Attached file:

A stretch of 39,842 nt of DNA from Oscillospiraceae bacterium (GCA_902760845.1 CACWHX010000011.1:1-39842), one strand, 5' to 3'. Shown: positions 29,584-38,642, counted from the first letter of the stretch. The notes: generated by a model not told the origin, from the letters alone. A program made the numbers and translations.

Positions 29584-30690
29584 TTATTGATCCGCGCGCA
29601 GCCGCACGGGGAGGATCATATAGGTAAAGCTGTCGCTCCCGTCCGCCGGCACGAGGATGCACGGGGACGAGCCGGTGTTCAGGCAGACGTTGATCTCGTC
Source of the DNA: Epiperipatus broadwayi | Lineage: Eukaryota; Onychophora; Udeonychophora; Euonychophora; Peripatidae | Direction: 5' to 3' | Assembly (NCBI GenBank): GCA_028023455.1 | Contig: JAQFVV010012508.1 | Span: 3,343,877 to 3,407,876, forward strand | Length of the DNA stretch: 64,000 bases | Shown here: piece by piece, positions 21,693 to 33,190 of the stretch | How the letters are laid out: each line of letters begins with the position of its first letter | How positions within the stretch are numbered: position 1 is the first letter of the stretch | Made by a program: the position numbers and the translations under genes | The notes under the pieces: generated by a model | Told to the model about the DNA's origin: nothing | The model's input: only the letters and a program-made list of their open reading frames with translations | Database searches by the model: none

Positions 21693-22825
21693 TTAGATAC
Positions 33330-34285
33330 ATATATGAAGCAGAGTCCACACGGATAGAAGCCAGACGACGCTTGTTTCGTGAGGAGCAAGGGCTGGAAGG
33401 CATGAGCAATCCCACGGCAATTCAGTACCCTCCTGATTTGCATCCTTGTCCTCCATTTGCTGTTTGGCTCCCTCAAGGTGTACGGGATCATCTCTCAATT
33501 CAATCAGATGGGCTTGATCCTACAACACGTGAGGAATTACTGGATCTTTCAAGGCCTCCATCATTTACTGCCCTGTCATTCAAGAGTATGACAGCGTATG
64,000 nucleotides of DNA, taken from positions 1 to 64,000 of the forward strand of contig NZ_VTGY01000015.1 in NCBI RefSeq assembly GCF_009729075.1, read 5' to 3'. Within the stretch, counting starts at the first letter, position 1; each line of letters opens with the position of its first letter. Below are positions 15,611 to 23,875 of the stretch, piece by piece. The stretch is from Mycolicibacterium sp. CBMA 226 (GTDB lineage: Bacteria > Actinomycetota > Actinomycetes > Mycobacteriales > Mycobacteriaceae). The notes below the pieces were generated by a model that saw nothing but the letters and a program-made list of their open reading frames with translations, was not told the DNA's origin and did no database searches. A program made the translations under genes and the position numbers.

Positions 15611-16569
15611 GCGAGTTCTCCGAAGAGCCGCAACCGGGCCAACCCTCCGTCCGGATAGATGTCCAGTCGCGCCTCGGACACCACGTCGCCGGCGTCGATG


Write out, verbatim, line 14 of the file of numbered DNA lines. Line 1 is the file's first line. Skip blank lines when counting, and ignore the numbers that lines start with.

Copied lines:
15611 GCGAGTTCTCCGAAGAGCCGCAACCGGGCCAACCCTCCGTCCGGATAGATGTCCAGTCGCGCCTCGGACACCACGTCGCCGGCGTCGATG